Abstract ID: 067
Anomalies in tropospheric extended-range forecast uncertainty arising from stratosphere-troposphere coupling
Lead Author: Jonas Spaeth
Keywords: stratospheric polar vortex, tropospheric predictability, stratosphere-troposphere coupling, comparing teleconnections, S2S database
Abstract: Extreme events of the stratospheric polar vortex can modulate subsequent surface weather at subseaonal to seasonal (S2S) timescales. Moreover, they are considered to form windows of opportunity for tropospheric forecasting. This study aims to improve understanding of how the canonical surface response of polar vortex events translates into modulated surface predictability.
First, we confirm that in the ECMWF extended-range prediction model, the mean signal of weak (strong) polar vortex events projects onto a negative (positive) phase of the North Atlantic Oscillation. The associated equatorward (poleward) shift of the eddy-driven jet then enhances or suppresses synoptic variability in specific regions. By constructing a leadtime, seasonal and model version-dependent climatology of forecast ensemble spread, we link these regions to anomalous forecast uncertainty. For example, sudden stratospheric warmings (SSWs) are followed by a southerly jet shift, which translates into suppressed Rossby wave breaking over Northern Europe, resulting in anomalously high forecast confidence in that region.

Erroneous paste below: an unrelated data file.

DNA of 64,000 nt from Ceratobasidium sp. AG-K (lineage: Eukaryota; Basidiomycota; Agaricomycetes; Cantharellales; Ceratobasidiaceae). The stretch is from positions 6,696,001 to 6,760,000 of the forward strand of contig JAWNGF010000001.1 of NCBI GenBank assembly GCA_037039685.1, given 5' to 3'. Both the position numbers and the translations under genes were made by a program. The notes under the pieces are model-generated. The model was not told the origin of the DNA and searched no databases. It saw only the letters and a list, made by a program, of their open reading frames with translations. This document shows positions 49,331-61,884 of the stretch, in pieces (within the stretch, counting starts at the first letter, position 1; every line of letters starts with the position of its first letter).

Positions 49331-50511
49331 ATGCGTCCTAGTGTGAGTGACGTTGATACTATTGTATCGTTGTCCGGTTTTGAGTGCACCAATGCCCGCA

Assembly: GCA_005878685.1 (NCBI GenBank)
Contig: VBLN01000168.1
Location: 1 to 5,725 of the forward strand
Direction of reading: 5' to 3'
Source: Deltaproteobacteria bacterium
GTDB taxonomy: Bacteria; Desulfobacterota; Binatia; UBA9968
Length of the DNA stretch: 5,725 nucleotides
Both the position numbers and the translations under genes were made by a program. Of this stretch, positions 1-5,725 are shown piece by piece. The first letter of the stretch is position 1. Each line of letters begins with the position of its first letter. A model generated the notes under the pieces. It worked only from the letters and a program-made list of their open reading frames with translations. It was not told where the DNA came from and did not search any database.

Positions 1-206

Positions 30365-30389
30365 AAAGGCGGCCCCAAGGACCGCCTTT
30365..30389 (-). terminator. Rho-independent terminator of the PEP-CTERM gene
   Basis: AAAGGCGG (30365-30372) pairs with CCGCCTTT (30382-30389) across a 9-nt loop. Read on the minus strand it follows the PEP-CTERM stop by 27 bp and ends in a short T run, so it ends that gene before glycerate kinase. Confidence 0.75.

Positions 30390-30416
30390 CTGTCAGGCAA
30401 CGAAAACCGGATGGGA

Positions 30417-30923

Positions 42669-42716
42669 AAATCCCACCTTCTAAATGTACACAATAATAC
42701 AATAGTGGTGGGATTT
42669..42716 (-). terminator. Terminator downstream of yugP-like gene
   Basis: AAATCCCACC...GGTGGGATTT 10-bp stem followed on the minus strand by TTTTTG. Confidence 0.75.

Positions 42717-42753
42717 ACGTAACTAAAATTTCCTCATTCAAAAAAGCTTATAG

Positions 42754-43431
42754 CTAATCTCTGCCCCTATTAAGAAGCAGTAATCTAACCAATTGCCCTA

In general, both signatures in the mean and spread can contribute to predictability. However, when forecasts are compared to reanalyses, they manifest differently in different skill scores, such as the Root-Mean-Squared Error or the Continuously Ranked Probability Skill Score. We therefore discuss how separate consideration of anomalies in the ensemble mean and ensemble spread may aid to interpret predictability following polar vortex events.
Finally, we apply the diagnostics also to tropical teleconnections. We find indications that windows of forecast opportunity might be dominated by stratospheric polar vortex variability over the Atlantic and by ENSO variability over the Pacific.
Thomas Birner (University of Munich: LMU)
Philip Rupp (University of Munich: LMU)
Hella Garny (German Aerospace Center: DLR)